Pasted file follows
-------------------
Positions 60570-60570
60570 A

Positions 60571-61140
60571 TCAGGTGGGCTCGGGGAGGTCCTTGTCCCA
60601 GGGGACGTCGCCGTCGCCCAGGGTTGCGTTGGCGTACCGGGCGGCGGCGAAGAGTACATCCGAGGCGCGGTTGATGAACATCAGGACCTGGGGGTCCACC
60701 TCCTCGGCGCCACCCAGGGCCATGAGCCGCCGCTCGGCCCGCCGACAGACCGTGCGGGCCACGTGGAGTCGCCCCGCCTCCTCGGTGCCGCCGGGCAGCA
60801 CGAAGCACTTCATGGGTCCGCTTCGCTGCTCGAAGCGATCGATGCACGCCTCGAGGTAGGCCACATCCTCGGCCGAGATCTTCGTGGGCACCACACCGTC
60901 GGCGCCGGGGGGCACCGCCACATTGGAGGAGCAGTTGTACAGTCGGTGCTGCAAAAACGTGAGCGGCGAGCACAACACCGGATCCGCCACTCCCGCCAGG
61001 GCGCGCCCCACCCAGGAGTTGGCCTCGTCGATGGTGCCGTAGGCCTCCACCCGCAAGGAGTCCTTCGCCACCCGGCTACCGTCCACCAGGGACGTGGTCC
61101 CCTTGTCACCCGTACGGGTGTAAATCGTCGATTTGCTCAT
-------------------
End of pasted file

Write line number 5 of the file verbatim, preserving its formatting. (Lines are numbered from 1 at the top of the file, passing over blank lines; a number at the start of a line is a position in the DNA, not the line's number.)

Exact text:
60601 GGGGACGTCGCCGTCGCCCAGGGTTGCGTTGGCGTACCGGGCGGCGGCGAAGAGTACATCCGAGGCGCGGTTGATGAACATCAGGACCTGGGGGTCCACC